During the life of your business, things are bound to change. For example, in the early stages of your business, you may have preferred to keep things simple with an LLC. But as your business and expectations grow, you may need to change your business structure. After all, what may have worked for your business during the first few years of its existence may not be optimal for you now.
If you’re considering changing your company from one business structure to another, there are a few things to keep in mind. The procedures themselves are not necessarily difficult or complex, but will typically involve some legal steps, such as a merger or the dissolution of one entity and the creation of a new one.
As expected, there can be significant tax implications involved with these moves, so seek the advice of an accountant or tax advisor to determine what’s best for your business.
Here are some of the common scenarios where you might want to change your business structure:
Scenario 1: Convert a C Corporation to an S Corporation
For many small businesses, the C corporation ends up being too cumbersome and costly. Maybe you formed your company as a C corporation and quickly discovered what “double taxation” means. Maybe your tax advisor mentioned you could lower your taxes with the pass-through tax treatment of an S corporation.
Fortunately, converting a C corp to an S corp is one of the easiest changes to make; it can be done with a single tax form.
If you have a C corporation, you can elect S corporation status by filing IRS Form 2553 no more than 75 days from the date of incorporation, or no more than 75 days from the start of the current tax year. This means that if your C corporation existed on January 1 (and you’re a calendar-year taxpayer), you’ll need to file IRS Form 2553 by March 15 to receive S corporation treatment for the current tax year.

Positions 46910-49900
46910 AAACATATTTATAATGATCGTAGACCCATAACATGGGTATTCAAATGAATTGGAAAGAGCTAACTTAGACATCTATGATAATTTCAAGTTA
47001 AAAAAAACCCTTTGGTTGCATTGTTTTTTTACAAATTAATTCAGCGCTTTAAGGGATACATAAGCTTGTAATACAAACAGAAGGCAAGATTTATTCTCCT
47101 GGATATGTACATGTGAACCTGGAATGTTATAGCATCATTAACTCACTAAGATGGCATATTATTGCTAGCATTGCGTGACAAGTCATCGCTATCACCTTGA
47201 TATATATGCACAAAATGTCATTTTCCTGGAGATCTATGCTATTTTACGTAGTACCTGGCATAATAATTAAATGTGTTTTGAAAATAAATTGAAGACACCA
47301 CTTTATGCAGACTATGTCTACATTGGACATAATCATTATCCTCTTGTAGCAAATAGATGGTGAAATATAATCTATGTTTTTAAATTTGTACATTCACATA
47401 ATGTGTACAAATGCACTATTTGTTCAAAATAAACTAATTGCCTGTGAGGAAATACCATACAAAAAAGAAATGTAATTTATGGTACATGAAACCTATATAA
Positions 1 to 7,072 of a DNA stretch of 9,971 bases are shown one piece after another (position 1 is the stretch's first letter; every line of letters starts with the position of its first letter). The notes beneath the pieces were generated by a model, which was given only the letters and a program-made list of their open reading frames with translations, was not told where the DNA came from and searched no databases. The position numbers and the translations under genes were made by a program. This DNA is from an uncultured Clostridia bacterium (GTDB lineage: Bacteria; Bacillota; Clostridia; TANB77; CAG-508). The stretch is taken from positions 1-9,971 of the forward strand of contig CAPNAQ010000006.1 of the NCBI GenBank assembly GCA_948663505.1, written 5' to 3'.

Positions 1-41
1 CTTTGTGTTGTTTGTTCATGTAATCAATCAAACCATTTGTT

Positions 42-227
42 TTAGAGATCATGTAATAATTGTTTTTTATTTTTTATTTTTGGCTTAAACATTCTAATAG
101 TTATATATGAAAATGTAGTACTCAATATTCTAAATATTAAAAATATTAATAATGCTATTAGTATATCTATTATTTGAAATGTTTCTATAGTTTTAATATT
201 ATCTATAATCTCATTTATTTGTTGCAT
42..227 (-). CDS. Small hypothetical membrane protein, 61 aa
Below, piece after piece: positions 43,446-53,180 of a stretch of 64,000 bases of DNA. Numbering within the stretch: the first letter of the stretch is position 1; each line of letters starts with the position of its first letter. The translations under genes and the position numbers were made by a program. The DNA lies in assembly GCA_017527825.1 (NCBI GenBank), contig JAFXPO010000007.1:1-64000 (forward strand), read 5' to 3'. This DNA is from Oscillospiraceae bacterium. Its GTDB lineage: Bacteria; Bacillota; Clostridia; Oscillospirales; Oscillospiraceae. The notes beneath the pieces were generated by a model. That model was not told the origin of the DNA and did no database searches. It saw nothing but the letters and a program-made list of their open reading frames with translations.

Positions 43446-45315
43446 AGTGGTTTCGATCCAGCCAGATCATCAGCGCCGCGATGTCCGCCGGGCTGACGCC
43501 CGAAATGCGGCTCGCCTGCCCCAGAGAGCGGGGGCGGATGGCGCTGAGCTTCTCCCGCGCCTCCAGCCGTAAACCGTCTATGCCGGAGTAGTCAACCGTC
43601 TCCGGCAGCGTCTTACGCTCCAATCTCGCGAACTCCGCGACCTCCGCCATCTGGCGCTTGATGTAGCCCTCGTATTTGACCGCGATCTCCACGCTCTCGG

It’s important to note that the IRS places certain restrictions on who can form S corporations. For example, all shareholders in an S corp must be individuals (not LLCs or partnerships) and legal residents of the United States.
Scenario 2: Convert an LLC to a C Corporation
If you’re like most small business owners, when you started your company, you weren’t looking for outside investors or thinking about a stock option plan. You just needed a low-frills, easy way to protect your personal assets and track company ownership. Then perhaps your business grew, opportunities emerged, and the time came to consider VC funding.
Before you bring in outside investors, you’ll need to switch your LLC to a C corporation, as it can be more complicated to try converting your business after others are involved in company ownership.
The particular steps required to convert an LLC to a corporation depend on the corporate laws in whatever state the LLC is registered. For example, in some cases, you’ll need to create a new C corporation and then make the original LLC a subsidiary of the newly formed C corp. This is a relatively standard process, and your attorney or online legal filing service will be quite familiar with the steps needed. In fact, most startups and businesses find that this conversion is the simplest part of their Series A round or other financing!
Scenario 3: Change a C Corporation to an LLC
If you’re a non-U.S. citizen who formed a corporation and is burdened with double taxation, you’ll need to change your C corp into an LLC to take advantage of pass-through taxation. That’s because the IRS requires owners of an S corp to be U.S. citizens.
Most states don’t allow C corporations to restructure as an LLC. As a result, you’ll need to form an LLC and dissolve the C corporation. Just like with changing from an LLC to C corporation, this is a common process that your attorney or online legal filing service can guide you through with relative ease.
There’s no reason to stick with a business structure that doesn’t work for your business or finances anymore. Remember that it’s always possible to convert your business structure once your circumstances change.
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